36. What is the most common type of meningitis?
    Viral or Aseptic meningitis is the most common form.
  37. Briefly describe AIDS disease and the virus known to cause it:
    AIDS(acquired immunodeficiency syndrome) is a disease that completely destroys the body's immune system. The host is susceptible to all pathogens. It is caused by HIV(human immunodeficiency virus)
  38. What is the most common/serious complication of gonorrheal infections in women?
    Gonorrheal pelvic inflammatory disease is the most common/serious complication. It occurs in 50% of cases and can lead to sterility.
  39. List the five stages of syphilis:
    • a.Primary-communicable/chancre forms
    • b.Secondary-communicable/mucous membrane lesions
    • c.Latent-asymptomatic
    • d.Late-Destructive stage/cardiovascular or Central nervous system
    • e.Congenital-Prenatal
  40. How does a physician notify Public Health of a reportable disease?
    The physician can contact Public Health by phone or by locally derived form. Make the notification while the patient is still in the clinic.
  41. What directive lists how reportable disease lists must be updated?
    AFI 48-105
  42. Who ensures civilian agencies are notified of reportable dieases?
    Public Health
  43. What does the term "asepsis" mean?
    To be free of Pathogenic microorganisms or free from infection.

    Medical asepsis or surgical asepsis
  44. What is another term used for Medical asepsis?
    The clean technique
  45. What is another term for Surgical asepsis?
    The sterile technique
  46. What procedure is designed to destroy pathogens but usually does not affect spores?
    Disinfecting is designed to destroy pathogens, but usually does not affect spores.
  47. What is the difference between disinfectants and antiseptics?
    • Disinfectants are meant to destroy microorganisms and are to be used on inanimate objects.
    • Antiseptics halt the growth and development of microorganisms and are to be used on living tissue.
  48. What is the purpose of isolation precautions?
    Isolation precautions are designed to prevent the spread of microorganisms among patients, personnel, and visitors.
  49. What are 3 reasons non-medical individuals contaminate themselves when attempting to deal with isolation?
    Some do not believe they can be contaminated. Some do not understand what they are supposed to do. Some are illiterate or do not speak english.
  50. Why do medical staff members violate isolation principals?
    Staff get in a hurry and take shortcuts. They do not understand how to follow precautions or believe that they do not apply to them.
  51. Under what conditions can a roomate be placed with an isolation patient?
    Cohorting is allowed if the patients have the same disorder. It is also allowed if both patients are cooperative, understand the infectious process, and are taught isolation procedures.
  52. Why are contaminated articles bagged before they are taken out of the isolation unit?
    Items are bagged to avoid contaminating the general environment or other people.
  53. Define Routine and Terminal cleaning:
    • Routine cleaning is done every day.
    • Terminal is directed primarily toward objects the patient may have come in contact with.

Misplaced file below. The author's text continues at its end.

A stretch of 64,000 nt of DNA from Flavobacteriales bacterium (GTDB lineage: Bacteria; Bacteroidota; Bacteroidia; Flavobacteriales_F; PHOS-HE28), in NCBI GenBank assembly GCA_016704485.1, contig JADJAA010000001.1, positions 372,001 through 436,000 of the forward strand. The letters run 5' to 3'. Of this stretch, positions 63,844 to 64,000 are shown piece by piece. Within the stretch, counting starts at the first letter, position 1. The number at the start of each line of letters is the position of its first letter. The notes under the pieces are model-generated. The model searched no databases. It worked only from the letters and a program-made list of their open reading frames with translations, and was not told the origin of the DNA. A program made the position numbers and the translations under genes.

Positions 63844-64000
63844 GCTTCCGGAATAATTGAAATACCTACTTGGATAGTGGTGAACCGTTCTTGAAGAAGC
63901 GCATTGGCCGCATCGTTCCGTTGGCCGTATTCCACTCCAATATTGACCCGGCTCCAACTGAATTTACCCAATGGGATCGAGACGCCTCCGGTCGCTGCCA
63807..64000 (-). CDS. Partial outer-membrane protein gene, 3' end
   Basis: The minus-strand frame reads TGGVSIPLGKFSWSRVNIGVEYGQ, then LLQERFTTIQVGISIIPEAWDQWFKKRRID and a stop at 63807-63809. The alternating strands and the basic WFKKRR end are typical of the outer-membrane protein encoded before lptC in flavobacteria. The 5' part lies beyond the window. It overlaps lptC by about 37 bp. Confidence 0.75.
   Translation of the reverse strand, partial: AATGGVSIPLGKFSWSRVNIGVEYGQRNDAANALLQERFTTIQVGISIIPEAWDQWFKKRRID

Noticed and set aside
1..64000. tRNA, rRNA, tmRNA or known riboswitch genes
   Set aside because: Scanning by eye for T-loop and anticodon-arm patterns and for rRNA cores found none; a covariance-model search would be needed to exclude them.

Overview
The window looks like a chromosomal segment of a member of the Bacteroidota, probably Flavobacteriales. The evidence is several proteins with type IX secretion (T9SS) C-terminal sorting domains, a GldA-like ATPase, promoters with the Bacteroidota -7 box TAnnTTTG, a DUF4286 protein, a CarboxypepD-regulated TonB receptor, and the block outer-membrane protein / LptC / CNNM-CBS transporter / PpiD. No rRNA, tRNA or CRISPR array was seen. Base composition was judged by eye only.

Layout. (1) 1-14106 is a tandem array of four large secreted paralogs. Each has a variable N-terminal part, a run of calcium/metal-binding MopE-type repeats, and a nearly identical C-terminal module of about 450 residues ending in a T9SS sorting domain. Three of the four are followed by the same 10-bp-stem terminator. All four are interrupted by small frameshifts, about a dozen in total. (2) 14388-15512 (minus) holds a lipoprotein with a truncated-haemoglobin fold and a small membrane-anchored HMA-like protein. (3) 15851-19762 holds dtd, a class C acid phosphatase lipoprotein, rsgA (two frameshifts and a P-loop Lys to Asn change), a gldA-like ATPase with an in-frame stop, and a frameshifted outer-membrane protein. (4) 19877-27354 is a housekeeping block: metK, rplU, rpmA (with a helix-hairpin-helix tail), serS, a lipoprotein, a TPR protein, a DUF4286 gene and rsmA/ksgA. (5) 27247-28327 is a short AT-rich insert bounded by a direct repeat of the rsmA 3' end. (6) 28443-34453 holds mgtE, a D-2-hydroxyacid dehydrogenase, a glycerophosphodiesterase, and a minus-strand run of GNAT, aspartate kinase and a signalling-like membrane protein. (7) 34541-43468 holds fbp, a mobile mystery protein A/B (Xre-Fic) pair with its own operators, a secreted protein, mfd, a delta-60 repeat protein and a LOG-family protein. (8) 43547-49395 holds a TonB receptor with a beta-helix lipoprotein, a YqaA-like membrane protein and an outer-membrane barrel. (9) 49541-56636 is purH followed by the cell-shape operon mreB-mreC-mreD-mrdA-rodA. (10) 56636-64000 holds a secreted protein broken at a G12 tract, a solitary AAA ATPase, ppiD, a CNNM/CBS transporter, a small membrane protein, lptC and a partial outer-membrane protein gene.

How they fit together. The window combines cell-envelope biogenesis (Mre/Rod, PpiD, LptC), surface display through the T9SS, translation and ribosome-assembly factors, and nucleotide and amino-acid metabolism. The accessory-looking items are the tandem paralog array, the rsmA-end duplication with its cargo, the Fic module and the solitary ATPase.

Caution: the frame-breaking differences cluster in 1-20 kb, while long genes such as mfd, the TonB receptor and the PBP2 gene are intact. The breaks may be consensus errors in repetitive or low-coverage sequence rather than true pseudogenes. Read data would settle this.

54. What additional precautions should be taken with cleaning equipment if the patients condition requires a private room?
    Cleaning equipment should be conducted using an approved disinfectant before goin to another room.
  55. How is the solution that is used for terminal cleaning selected?
    The solution is selected by the local infection control and is based on EPA(Environmental Protection Agency) standards.
  56. What should infectious patients wear when they are being transported through the hospital?
    They should be given a gown, mask, and gloves. The unit of transfer should also be notified so they can prepare.
  57. Why is a private room the most effective type of isolation unit?
    Private rooms are best because the patient is physically seperated from others and personnel are more apt to wash hands before moving on.
  58. How do masks protect the wearer?
    They protect the wearer from Large Droplets that travel a short distance in the air, droplet nuclei that may stay in the air and travel further, and against direct contact with mucous membranes.
  59. When should you put on and take off a mask?
    The mask should be put on before entering the room, and removed before exiting.
  60. For what reasons are gloves worn?
    • Gloves provide a protective barrier for the hands form bodily fluids.
    • Gloves reduce the chance of microorganisms being transferred during procedures and surgeries.
    • Gloves reduce the chance of microorganisms being transferred and infecting other patients.
  61. What should you do with disposable equipment when it becomes contaminated?
    It should be bagged, tagged, and disposed of according to local policy.
  62. What should you do with an isolation patients food tray?
    There are no special precautions. Disposable items can be thrown away and reusables can be cleaned in the hospital dishwasher.
  63. What general tasks are included in the sterilization process?
    Sterilization procedures include cleaning, disinfecting, wrapping, and sterilizing.
  64. For what purpose is low-level disinfection useful?
    Low-level disinfection is useful for general cleaning purposes. It destroys fungi, some forms of active bacteria, some viruses, but does not affect spores or other forms of bacteria or viruses.
  65. What type of disinfection is done by placing small items in boiling water for a specific period of time?
    Pasteurization is an intermediate to high-level nontoxic disinfection process. Effective on fungi and some forms of bacteria. Limited effect on viruses.
  66. What is the method of choice for chemical disinfection?